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Insights: Will Closing Borders Stop Infectious Diseases?

May 04, 2017 00:00 AM UTC
- Updated May 05, 2020 16:23 PM UTC

Doctors who fought Ebola say the most important thing is to make sure adequate healthcare is available, especially in rural communities.

Transcript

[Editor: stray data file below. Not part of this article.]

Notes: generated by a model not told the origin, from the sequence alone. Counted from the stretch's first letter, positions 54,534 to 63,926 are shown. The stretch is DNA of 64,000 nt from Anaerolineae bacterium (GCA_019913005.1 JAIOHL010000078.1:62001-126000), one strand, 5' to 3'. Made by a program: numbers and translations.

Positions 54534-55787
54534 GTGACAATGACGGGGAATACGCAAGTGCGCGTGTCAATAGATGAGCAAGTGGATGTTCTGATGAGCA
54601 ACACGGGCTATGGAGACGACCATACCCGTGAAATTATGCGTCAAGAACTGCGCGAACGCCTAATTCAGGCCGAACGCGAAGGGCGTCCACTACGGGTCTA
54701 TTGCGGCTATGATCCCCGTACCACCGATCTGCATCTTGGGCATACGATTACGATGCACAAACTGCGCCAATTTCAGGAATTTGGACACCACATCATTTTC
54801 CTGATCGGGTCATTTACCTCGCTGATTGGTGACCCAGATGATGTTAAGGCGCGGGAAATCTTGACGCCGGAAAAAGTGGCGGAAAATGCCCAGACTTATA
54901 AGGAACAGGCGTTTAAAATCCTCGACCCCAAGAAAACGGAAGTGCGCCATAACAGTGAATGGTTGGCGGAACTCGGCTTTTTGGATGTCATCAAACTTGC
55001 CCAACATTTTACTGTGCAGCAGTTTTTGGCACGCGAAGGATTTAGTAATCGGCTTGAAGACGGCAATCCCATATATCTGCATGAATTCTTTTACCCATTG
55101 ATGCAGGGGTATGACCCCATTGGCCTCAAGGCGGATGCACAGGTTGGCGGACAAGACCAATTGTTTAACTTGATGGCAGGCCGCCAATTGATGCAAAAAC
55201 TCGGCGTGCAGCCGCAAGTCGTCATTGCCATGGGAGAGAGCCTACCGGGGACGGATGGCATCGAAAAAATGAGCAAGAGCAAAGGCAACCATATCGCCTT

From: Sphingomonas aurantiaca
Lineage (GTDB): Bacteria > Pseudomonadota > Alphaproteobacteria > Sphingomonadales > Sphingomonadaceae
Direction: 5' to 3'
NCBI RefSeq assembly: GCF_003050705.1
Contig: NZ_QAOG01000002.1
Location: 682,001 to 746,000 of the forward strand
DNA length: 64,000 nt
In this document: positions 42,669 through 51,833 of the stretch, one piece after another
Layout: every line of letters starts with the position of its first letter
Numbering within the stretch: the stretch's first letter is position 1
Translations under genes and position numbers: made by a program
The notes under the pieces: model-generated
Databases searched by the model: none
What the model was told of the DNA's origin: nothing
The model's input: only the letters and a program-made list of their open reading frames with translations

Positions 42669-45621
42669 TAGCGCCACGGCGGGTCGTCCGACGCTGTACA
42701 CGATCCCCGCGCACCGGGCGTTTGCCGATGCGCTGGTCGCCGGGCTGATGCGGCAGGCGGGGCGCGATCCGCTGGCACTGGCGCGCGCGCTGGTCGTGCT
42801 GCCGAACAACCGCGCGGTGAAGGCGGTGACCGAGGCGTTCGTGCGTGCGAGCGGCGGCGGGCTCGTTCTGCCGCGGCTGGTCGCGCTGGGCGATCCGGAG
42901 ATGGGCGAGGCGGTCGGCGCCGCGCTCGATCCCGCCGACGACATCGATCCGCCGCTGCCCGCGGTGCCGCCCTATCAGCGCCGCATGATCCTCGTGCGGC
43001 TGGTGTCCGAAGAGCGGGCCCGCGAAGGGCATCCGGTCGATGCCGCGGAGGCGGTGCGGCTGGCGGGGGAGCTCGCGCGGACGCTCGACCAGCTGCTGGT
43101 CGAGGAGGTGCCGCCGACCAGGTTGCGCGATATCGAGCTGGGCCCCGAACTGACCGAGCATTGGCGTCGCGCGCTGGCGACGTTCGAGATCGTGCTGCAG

[MUSIC PLAYING] BRYAN WALSH: When we're trying to fight infectious disease, whether it's Ebola, whether it's something else, why is it that closing borders in that way would be counterproductive? Yeah, NAHID BHADELIA: I was actually a coming out of one of my shifts and I turned on the TV and I say-- v see Donald Trump saying, oh, they shouldn't be brought back, you know. It was very personal to me when I heard that. I think one of the least helpful terms that came out of this was abundance of caution. People don't realize that abundance of caution carries its own weight. One was through abundance of caution, airlines stop flying, the consumer supplier stop shipping. We start running out of personal protective equipment in the field. There was a week in August where we cut up tarp to wear aprons. So our choices where do that and go in or not go in and there are a hundred something patients that get no care. It has a direct impact and when you change trade and travel, right? It also decrease the number of people coming in to volunteer. It has an immense impact. BRYAN WALSH: Great, Raj? RAJ PANJABI Yeah, I mean as far as the last time I reviewed the literature, you can't bomb Ebola, you can't pull up a wall to stop Ebola, and you can't really close borders to stop Ebola. So the science doesn't support it. I think the good news is science does support other things that the CDC has been really great about prevent, detect, and respond. And Nahid echoed that earlier. I think as we look at right now, the cutback in foreign aid and foreign assistance that's being proposed, I think one of the places where we would really hurt ourselves would be to ignore the signals that have come from Ebola. I mean, creating jobs for primary health care workers and equipping them in rural settings in Africa would be a great security initiative if that's all you cared about. Of course, there's many other reasons to do it. So you can't bomb Ebola basically. BRYAN WALSH: You can't bomb Ebola. Take that away. [MUSIC PLAYING]